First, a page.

Dipping back into their catalog they performed "What's In It For?" in newly refreshed edition that came off as striking as the original, with the keyboard part restored and particularly assured vocals by Avi. The band left the stage as Avi soloed on "Summer Cum" which was sung expressively enough to break your heart. Both songs sounded fresh and re-invigorated.

I felt like I was seeing a band reach a peak as a performing ensemble and felt completely vindicated in my devotion to them for so long. Rounding out the 40 minute set were more selections from the new album, so I was super glad I'd purchased it and listened to it so many times that the songs sounded like familiar tunes performed to perfection. I'd say that Avi Buffalo has finally hit it's stride.

The second Owen Pallett stepped on stage alone with only his violin and started playing and looping and playing back the multi-part confection he was sculpting, my jaw dropped open and I don't think I drew breath for an hour. His mastery of the instrument is astonishing enough, but when he open his mouth to sing and this mellifluous, subtle and strong voice comes out I was transfixed. Having only heard the album, In Conflict, a couple of times, the songs were new to me but eerily familiar, which added to the already haunting quality of his music and lyrics.

I think he played mostly from the new album, but every song was its own special movement in what added up to a symphony of strings and piano (yes, he even plays the piano), with a running confessional dialog in the tumble of words. Reminds me of Will Sheff in that regard. The entire set seemed over in ten minutes and I was walking twenty feet in the air as I left the theatre. I may not have known about Owen Pallett before, but I will never miss him again. I swear, I heard hints of Ravel, Debussy, Sondheim, maybe a bit of Beethoven String Quartet AND Andrew Bird. This was art, unadulterated and unpretentious.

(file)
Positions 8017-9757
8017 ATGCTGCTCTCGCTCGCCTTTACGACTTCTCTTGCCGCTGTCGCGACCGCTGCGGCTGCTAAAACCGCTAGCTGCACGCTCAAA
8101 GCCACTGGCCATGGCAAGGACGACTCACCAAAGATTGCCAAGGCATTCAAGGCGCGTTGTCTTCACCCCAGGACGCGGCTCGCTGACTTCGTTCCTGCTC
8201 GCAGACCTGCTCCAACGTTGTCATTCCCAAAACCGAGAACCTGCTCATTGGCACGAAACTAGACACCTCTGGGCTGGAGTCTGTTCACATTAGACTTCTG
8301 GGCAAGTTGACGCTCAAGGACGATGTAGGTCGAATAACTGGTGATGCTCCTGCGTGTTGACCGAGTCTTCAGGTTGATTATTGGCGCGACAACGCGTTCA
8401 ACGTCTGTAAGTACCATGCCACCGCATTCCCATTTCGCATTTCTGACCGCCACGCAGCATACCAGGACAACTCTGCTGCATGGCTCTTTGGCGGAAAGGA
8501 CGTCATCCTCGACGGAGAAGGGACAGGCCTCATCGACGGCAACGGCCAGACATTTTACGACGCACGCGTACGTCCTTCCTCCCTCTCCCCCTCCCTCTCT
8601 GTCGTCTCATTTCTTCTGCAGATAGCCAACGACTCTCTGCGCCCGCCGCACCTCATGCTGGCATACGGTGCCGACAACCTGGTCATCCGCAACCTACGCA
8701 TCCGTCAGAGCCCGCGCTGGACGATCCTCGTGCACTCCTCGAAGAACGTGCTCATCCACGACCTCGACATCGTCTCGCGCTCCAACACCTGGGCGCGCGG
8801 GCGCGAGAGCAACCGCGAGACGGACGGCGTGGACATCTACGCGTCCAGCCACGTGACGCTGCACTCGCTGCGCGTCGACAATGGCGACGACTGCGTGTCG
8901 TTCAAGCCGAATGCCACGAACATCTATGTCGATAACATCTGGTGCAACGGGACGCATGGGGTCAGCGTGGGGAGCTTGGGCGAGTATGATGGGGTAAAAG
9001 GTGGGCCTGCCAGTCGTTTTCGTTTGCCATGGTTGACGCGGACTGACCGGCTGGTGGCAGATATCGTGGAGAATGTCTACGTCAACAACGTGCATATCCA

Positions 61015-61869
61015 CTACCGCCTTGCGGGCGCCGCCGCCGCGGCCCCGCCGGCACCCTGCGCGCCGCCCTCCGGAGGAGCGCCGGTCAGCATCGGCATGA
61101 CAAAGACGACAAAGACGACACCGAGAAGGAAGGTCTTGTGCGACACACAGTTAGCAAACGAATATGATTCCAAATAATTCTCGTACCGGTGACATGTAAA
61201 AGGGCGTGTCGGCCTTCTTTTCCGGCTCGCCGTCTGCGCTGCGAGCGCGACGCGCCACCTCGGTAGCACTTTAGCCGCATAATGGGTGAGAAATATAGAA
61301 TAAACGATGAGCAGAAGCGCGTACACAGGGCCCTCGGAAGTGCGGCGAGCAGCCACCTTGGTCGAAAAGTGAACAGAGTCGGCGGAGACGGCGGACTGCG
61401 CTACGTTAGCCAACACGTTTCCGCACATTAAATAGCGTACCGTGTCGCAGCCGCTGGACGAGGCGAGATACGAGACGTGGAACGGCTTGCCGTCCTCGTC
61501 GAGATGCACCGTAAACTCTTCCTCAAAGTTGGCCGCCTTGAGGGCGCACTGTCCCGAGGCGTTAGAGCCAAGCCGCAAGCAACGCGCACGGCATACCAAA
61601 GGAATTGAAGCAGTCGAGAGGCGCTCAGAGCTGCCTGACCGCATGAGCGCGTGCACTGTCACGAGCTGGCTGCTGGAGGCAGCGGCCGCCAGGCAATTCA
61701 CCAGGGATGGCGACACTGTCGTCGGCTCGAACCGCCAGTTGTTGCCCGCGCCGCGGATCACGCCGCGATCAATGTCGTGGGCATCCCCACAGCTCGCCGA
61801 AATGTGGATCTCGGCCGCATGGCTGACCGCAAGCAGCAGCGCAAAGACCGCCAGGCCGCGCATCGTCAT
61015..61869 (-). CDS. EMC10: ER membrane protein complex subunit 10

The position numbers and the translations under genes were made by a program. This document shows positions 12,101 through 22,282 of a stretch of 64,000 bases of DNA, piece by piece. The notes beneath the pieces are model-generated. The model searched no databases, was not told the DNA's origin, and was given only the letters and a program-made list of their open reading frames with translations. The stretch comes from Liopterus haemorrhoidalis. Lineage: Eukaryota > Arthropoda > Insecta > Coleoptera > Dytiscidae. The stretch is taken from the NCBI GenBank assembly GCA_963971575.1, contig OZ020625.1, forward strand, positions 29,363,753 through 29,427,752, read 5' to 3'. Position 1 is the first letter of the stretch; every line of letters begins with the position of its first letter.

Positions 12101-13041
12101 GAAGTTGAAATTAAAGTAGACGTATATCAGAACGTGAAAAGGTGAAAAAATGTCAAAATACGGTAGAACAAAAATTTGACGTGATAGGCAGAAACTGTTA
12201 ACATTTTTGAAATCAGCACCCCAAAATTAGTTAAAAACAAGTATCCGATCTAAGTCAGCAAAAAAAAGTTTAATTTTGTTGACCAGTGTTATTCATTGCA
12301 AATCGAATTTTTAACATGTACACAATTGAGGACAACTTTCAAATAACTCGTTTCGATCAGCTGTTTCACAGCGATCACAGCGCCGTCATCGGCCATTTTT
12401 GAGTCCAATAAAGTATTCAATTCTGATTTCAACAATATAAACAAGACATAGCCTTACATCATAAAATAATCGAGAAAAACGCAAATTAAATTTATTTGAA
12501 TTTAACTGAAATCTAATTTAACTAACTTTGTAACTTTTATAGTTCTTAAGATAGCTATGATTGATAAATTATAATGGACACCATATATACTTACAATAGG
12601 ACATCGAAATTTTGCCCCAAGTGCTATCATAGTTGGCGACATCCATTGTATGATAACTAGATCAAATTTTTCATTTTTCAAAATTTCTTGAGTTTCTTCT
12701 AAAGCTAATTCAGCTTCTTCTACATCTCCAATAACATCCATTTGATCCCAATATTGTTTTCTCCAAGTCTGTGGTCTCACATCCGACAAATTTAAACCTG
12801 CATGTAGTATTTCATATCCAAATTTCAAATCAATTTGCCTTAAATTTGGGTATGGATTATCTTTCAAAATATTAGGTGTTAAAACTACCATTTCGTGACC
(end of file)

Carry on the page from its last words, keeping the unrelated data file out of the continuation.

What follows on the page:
By the way the other three albums were: The New Pornographers new album, the brilliant and  completely addictive Brill Bruisers (can't wait to see them at The Wiltern on October 17th), Kan Wakan's amazing debut album Moving On, and Andrew Bird's Bands Of Glory, which highlights his single-microphone ensemble who are set to play at Hollywood Bowl this upcoming Sunday.

text and photos: whrabbit

Saturday, August 23, 2014

Slint at El Rey - August 22, 2014

I can't really say where my anticipation level was for this show, yet I remembered how much I was surprised and pleased at their 2007 concert when Slint went out on a very select tour, reuniting 15 years after originally disbanding in 1992. They played their 'already-classic' 1991 album Spiderland front to back at only a few dates in Europe, America and Canada, landing at The Fonda Theatre on July 23rd, 2007. I learned about them through Pinback, who often sited them as one of their major influences, purchased the Spiderland album and quickly picked up on the similarities. Although Pinback take the style in a more tuneful direction, the references are striking and both explore a dark and the dour melancholy which gives both bands their trademark sad beauty.